Fill up with hope -- and then pour it out.
Fill up with joy -- and then pour it out.
Fill up with the Spirit -- and then pour it out.

We're blessed to be a blessing.

If we fill up. but don't pour it out -- we're bloated.
If we pour it out, but don't fill up -- we're depleted.

Keep filling up and pouring out! That's how we're created to live and serve in this world. Let the river flow!

Friday, November 13, 2009

When You Don't Feel Like It

John Bloom has written a great post over at Desiring God -- When You Don't Feel Like It, Take Heart.

The Sabbath Demise

Found an interesting Wall Street Journal article a while back about the demise of Sabbath Keeping in America.

Sundays changed when the world changed. Stopping farming in the Middle Ages was easy. But to close restaurants, shut up amusement parks or clear the airwaves when Americans with money were trying to spend it that day was impossible.

Thursday, November 12, 2009

Stand Fast


Above all, stand fast in obedient faith,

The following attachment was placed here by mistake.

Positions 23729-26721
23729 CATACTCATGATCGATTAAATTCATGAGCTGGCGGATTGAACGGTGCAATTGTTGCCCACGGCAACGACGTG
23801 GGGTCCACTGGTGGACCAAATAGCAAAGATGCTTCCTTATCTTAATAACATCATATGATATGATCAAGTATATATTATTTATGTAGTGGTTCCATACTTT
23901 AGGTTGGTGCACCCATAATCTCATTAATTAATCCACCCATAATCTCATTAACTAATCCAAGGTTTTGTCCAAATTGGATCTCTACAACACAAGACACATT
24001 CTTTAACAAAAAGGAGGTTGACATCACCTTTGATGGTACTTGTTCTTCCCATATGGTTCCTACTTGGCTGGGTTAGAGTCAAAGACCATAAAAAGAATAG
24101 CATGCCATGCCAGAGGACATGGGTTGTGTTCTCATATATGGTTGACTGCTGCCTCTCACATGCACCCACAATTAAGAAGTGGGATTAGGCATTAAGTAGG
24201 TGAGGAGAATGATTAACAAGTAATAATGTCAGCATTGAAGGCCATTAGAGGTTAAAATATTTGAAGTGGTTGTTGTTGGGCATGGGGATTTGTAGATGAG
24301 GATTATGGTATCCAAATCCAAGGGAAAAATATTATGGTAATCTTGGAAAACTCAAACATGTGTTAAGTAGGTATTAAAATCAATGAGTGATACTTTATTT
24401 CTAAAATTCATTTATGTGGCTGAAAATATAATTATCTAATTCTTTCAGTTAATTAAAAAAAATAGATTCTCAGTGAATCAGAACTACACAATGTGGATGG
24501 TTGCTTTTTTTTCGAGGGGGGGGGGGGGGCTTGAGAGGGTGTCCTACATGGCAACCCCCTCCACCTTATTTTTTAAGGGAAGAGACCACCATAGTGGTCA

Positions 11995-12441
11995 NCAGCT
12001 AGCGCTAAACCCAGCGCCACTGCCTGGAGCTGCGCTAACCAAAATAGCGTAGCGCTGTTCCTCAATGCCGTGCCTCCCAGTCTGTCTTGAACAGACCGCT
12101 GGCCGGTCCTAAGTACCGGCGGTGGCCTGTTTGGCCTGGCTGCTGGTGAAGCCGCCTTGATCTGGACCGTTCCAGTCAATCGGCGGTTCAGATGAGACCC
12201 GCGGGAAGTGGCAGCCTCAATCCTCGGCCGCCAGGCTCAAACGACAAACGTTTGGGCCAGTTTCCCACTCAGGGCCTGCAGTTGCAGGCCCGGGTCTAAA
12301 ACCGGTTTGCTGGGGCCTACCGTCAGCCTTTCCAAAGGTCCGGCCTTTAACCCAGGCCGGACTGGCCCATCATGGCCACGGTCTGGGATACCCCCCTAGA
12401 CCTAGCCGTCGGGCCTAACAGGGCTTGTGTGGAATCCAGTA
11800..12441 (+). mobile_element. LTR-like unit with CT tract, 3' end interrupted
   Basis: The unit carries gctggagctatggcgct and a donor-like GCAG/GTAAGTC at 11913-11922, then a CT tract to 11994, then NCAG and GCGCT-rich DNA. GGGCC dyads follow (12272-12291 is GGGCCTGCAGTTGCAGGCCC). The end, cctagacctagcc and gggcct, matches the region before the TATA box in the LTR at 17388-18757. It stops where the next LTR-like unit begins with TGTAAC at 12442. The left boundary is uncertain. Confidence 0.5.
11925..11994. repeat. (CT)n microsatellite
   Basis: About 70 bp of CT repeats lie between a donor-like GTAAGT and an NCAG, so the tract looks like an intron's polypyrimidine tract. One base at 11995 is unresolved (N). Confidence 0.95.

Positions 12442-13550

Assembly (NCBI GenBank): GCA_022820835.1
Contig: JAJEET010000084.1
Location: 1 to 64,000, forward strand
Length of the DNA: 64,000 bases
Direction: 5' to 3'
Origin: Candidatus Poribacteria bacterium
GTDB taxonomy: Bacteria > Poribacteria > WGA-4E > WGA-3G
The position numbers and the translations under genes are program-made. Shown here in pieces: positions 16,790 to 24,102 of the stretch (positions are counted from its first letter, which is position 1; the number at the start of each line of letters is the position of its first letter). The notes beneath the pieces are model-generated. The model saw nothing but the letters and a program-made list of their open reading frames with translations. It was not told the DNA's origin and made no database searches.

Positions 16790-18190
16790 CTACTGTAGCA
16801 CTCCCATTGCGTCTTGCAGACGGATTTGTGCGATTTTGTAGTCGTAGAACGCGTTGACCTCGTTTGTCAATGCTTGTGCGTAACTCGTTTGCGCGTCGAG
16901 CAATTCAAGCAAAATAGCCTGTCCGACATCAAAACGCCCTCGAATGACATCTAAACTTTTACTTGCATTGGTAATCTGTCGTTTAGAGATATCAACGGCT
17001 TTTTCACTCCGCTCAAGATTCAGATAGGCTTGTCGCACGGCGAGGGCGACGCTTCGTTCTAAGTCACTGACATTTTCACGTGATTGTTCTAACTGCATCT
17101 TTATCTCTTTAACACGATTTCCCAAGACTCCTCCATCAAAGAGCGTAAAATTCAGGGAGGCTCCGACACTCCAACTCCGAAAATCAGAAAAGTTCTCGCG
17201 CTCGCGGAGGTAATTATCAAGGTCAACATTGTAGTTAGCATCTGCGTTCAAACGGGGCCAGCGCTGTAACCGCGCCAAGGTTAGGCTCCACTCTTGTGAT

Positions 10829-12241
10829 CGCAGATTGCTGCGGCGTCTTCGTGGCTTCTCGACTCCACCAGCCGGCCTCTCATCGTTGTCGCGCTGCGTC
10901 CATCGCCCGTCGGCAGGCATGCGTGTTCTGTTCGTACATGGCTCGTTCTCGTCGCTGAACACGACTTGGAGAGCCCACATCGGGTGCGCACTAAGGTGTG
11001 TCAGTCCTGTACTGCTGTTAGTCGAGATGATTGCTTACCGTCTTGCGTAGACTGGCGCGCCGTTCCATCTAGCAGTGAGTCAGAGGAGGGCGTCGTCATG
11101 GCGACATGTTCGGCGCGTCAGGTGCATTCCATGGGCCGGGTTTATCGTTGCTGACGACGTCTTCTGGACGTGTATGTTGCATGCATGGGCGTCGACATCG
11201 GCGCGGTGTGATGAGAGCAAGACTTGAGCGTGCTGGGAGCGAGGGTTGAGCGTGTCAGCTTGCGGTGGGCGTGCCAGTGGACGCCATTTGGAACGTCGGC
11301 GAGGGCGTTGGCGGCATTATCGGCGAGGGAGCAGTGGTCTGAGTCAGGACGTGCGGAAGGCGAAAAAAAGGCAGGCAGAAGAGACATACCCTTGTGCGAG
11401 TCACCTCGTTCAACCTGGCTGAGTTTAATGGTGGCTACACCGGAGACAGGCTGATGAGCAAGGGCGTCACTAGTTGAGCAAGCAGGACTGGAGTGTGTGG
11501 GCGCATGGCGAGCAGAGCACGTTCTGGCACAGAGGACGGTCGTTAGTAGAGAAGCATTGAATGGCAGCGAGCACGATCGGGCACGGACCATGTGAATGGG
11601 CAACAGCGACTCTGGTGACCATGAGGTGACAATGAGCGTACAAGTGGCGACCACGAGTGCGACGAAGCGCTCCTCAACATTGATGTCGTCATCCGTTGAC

faith in the God of pardoning mercy,
in the God and Father of our Lord Jesus Christ,
who hath loved you, and given himself for you.

Ascribe to him all the good you find in yourself,
all your peace, and joy, and love,
all your power to do and suffer his will,
through the Spirit of the living God.v.v.

Abhor every approach, in any kind or degree.
to the spirit of persecution.

If you cannot reason or persuade a man into the truth,
never attempt to force him into it.
If love will not compel him to come in,
leave him to God.

-- John Wesley

Wednesday, November 11, 2009

Holy Candidness

My blogger buddy, Mark Batterson shared some powerful insights from his recent staff retreat.

Most of our ministries get stuck at the point where we're less than honest. We aren't willing to verbalize or confront an issue because it might hurt someone's feelings. That is where a ministry will stop growing. . . You have to cut through the issues to get to the heart of the matter.

Good News in a Twitter

The Gospel is the counterintuitive, joyous, exuberant news that Jesus has brought the unending, limitless, stunning, love of God to even us!

(140 character Twitter message -- thanks to Art Erickson for passing it on.)

As the Grains of Wheat

as the grains of wheat
once scattered on the hill
were gathered into one
to become one bread

so may all your people
from all the ends of the earth
be gathered into one in you

-- Marty Haugen

Tuesday, November 10, 2009

Prayer Carries It